The Green Dragon from the novel, “The Lord of the Rings: The Fellowship of the Ring”
If the Prancing Pony is not your idea of a good time but you refuse to leave Middle Earth then I guess you’ll have to go to the Green Dragon in Bywater for a relaxed and very subdued New Year’s Eve. Apparently the Green Dragon caters to not just the Hobbits of Hobbiton but local drunks and old people; there is likely to be a Senior Citizen Discount offered as well as an Early Bird New Year’s Eve Ball Drop at 4 p.m. sharp. For me, this would not be what I would classify as a “good time,” but if I were in a partying mood I may start off my pub crawl for the Early Ball Drop before wassailing myself anywhere else.
The Leaky Cauldron, The Three Broomsticks, and The Hog’s Head from J. K. Rowling’s “Harry Potter” series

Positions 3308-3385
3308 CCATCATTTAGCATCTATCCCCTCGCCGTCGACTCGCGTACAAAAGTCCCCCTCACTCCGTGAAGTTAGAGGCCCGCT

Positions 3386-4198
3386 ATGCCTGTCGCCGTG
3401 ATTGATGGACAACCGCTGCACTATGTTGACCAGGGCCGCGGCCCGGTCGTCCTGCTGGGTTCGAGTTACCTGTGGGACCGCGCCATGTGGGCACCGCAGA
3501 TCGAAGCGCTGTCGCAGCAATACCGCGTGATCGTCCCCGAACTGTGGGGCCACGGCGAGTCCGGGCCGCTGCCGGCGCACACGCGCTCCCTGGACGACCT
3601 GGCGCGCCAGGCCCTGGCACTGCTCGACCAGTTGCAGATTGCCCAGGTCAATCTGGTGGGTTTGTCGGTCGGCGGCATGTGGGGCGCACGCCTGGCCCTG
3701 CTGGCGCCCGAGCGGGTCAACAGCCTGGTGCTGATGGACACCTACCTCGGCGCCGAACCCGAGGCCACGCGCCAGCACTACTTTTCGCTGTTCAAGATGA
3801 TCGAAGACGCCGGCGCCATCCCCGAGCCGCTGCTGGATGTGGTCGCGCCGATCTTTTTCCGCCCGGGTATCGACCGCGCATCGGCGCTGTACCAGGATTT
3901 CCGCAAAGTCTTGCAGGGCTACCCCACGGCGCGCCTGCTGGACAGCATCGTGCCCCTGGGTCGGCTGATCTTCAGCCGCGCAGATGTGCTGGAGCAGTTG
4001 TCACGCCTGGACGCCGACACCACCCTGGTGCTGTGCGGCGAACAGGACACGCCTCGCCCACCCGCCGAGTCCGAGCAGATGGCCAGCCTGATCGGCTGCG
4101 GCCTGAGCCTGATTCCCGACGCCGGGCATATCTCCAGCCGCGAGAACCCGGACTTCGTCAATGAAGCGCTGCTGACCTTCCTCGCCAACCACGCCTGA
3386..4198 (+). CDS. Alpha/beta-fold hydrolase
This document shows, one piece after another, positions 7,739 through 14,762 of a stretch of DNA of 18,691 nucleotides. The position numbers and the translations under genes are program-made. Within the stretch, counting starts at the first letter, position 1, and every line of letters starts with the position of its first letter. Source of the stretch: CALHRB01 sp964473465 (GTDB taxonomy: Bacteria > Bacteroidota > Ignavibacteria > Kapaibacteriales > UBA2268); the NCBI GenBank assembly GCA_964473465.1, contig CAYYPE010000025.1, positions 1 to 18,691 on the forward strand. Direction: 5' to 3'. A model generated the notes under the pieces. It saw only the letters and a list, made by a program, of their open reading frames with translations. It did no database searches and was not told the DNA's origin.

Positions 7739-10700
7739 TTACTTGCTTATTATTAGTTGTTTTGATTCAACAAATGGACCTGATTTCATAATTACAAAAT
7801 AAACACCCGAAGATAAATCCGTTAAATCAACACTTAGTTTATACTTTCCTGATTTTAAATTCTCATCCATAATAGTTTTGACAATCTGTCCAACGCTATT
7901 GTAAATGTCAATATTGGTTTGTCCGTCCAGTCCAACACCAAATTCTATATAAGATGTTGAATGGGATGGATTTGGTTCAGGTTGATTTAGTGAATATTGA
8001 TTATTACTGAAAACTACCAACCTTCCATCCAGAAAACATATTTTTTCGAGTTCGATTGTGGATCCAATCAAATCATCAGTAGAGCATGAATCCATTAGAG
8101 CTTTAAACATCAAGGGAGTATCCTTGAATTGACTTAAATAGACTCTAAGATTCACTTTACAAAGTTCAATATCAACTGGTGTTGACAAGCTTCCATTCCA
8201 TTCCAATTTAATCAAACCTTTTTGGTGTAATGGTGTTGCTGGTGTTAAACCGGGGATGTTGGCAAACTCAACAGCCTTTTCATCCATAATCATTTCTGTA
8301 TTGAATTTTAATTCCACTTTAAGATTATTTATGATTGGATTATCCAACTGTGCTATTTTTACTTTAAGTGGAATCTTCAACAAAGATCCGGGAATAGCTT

J. K. Rowlings, the brilliance behind the “Harry Potter” series of books, has a trio of bars in her ‘verse that I would not mind one Knut spending a New Year’s Eve in. A popular wizard pub and gateway between the Muggle and Wizard World, the Leaky Cauldron is noted for its delicious and excellent lunch. This old pub built way back in 1500 has rooms which can be rented out in case you to have a bit too much to drink and want to sleep it off or need to hide from your nemesis. Located in London on Charing Cross Road, it has a magical doorway, which opens up to Diagon Alley. Next, the cozy, crowded, and smoky Three Broomstick Pub and Inn is located in Hogsmeade and was founded during the medieval era, so this place must have perfected the New Year’s bash by now. Harry and company spent a large portion of their free time and spending money here. Finally, the Hog’s Head Inn and Pub is also located in the wizard town of Hogsmeade but is described as being small and filthy; think of it as the Chalmun’s Cantina of the Harry Potter-verse. This is not necessarily a bad thing, after all, in spite of all its ickyness it was the location of the Potter Prophecy, where Dumbledore’s army first gathered, and where the recipe of the Philosopher’s Stone was hidden.